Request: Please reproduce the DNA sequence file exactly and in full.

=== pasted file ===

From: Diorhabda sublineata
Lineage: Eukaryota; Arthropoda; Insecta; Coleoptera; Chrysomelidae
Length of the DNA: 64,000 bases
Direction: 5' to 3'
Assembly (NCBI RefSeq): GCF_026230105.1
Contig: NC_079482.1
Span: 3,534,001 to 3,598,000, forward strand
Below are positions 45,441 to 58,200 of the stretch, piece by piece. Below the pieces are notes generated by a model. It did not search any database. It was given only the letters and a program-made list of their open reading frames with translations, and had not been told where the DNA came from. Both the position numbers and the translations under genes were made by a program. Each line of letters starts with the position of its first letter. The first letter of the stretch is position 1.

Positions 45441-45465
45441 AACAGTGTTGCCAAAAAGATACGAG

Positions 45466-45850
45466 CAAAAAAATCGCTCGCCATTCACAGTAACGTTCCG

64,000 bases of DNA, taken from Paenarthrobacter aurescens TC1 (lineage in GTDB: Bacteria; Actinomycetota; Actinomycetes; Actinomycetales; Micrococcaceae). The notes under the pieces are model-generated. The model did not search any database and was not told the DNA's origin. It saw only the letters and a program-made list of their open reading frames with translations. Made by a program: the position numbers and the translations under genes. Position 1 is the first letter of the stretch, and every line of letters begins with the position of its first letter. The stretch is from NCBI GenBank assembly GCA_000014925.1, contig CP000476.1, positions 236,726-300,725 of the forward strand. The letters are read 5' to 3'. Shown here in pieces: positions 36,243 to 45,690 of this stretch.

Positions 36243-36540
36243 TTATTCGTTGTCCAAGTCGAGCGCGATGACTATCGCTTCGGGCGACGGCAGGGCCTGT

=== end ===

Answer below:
From: Diorhabda sublineata
Lineage: Eukaryota; Arthropoda; Insecta; Coleoptera; Chrysomelidae
Length of the DNA: 64,000 bases
Direction: 5' to 3'
Assembly (NCBI RefSeq): GCF_026230105.1
Contig: NC_079482.1
Span: 3,534,001 to 3,598,000, forward strand
Below are positions 45,441 to 58,200 of the stretch, piece by piece. Below the pieces are notes generated by a model. It did not search any database. It was given only the letters and a program-made list of their open reading frames with translations, and had not been told where the DNA came from. Both the position numbers and the translations under genes were made by a program. Each line of letters starts with the position of its first letter. The first letter of the stretch is position 1.

Positions 45441-45465
45441 AACAGTGTTGCCAAAAAGATACGAG

Positions 45466-45850
45466 CAAAAAAATCGCTCGCCATTCACAGTAACGTTCCG

64,000 bases of DNA, taken from Paenarthrobacter aurescens TC1 (lineage in GTDB: Bacteria; Actinomycetota; Actinomycetes; Actinomycetales; Micrococcaceae). The notes under the pieces are model-generated. The model did not search any database and was not told the DNA's origin. It saw only the letters and a program-made list of their open reading frames with translations. Made by a program: the position numbers and the translations under genes. Position 1 is the first letter of the stretch, and every line of letters begins with the position of its first letter. The stretch is from NCBI GenBank assembly GCA_000014925.1, contig CP000476.1, positions 236,726-300,725 of the forward strand. The letters are read 5' to 3'. Shown here in pieces: positions 36,243 to 45,690 of this stretch.

Positions 36243-36540
36243 TTATTCGTTGTCCAAGTCGAGCGCGATGACTATCGCTTCGGGCGACGGCAGGGCCTGT